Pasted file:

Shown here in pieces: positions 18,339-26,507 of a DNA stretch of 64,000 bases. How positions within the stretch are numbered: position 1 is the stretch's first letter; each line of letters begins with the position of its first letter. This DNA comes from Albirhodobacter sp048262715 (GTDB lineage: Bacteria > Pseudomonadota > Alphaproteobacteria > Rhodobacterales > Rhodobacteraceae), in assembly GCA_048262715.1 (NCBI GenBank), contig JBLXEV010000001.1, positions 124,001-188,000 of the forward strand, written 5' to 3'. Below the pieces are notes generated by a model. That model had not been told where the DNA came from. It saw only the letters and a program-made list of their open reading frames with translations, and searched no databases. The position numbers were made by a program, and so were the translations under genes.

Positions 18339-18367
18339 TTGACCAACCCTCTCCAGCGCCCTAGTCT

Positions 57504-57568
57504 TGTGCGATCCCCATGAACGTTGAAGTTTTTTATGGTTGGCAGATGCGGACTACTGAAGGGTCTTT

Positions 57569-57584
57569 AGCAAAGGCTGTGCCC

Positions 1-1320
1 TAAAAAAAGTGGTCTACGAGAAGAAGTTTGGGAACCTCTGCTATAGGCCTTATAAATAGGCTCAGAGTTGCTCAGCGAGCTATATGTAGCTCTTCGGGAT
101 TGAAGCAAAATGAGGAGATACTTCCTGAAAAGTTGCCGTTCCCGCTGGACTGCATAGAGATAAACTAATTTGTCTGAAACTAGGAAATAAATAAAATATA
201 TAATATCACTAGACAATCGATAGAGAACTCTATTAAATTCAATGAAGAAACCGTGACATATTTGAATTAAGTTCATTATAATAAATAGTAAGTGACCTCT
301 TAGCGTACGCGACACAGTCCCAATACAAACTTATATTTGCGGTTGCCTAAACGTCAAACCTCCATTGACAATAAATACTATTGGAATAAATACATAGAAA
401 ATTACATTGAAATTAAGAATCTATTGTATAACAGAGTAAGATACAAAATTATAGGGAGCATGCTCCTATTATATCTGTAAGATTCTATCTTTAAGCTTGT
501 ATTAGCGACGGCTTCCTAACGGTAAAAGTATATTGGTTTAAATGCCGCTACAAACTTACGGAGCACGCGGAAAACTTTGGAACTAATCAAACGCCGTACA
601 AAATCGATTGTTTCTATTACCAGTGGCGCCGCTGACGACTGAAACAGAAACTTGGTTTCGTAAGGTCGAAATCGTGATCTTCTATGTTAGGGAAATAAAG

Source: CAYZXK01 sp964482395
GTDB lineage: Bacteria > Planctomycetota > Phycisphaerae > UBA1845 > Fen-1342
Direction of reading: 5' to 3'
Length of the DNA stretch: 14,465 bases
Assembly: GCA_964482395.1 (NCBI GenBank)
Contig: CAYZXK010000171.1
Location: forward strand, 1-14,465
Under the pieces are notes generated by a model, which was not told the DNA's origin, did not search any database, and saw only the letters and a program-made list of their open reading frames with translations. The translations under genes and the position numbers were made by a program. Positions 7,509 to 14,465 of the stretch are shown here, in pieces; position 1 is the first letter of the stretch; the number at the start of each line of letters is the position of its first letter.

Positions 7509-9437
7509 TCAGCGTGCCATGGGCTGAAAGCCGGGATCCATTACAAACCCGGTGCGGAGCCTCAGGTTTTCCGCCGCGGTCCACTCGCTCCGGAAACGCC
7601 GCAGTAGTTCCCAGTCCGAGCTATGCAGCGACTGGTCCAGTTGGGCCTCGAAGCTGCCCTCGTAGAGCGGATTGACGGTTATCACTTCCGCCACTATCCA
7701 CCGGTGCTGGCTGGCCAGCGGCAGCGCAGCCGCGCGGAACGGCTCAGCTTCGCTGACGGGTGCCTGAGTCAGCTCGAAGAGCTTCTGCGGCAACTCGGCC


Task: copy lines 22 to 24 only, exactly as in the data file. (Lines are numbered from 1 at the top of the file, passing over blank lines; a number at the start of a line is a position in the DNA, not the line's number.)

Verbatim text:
Location: forward strand, 1-14,465
Under the pieces are notes generated by a model, which was not told the DNA's origin, did not search any database, and saw only the letters and a program-made list of their open reading frames with translations. The translations under genes and the position numbers were made by a program. Positions 7,509 to 14,465 of the stretch are shown here, in pieces; position 1 is the first letter of the stretch; the number at the start of each line of letters is the position of its first letter.

Positions 7509-9437